Influencers made of CGI. Holographic pop stars. And augmented reality as common as breakfast cereal. We are rapidly replacing our analog selves with digital fantasy.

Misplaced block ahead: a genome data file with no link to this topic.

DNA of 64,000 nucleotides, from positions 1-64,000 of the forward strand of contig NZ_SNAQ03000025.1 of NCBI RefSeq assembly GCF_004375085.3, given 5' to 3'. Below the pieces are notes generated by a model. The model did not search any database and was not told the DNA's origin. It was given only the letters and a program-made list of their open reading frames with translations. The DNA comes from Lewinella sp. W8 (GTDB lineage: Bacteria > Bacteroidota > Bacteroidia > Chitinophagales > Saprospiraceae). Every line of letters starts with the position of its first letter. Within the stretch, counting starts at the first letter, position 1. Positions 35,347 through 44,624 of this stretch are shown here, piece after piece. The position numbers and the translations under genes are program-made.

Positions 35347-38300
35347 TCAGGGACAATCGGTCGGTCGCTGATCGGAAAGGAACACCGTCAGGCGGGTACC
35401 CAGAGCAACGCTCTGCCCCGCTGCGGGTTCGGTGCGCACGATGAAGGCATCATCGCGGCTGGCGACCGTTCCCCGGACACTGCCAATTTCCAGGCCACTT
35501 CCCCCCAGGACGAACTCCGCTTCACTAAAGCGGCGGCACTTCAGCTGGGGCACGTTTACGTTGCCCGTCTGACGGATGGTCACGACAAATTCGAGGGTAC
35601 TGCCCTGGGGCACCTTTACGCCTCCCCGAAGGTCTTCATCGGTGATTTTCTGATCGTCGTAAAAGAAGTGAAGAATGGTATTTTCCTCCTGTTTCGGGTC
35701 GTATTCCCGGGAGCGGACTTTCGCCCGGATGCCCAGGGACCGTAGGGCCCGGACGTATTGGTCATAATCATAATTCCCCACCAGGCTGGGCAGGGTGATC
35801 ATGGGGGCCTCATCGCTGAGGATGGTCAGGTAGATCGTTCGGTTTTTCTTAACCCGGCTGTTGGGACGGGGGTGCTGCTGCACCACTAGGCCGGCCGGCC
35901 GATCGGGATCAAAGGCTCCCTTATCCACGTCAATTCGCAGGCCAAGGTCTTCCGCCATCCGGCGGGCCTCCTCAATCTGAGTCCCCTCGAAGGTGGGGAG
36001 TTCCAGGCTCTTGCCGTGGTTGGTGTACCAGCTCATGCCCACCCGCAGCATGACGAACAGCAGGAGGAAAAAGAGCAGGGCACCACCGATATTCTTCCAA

“Well, everything comes from Miquela,” insists Nicole de Ayora, chief content officer at robotics-focused entertainment company Brud. She is referring to her employer’s hero product, a 19-year-old digital apparition named Lil Miquela. “We’re just her managers; she’s acting alone. Her life will continue to evolve. She just found out she was a robot,” de Ayora says, pausing to search her memory, “I guess, two years ago, now? So she’s still figuring out what that means. And she’s been an influencer since she was born.”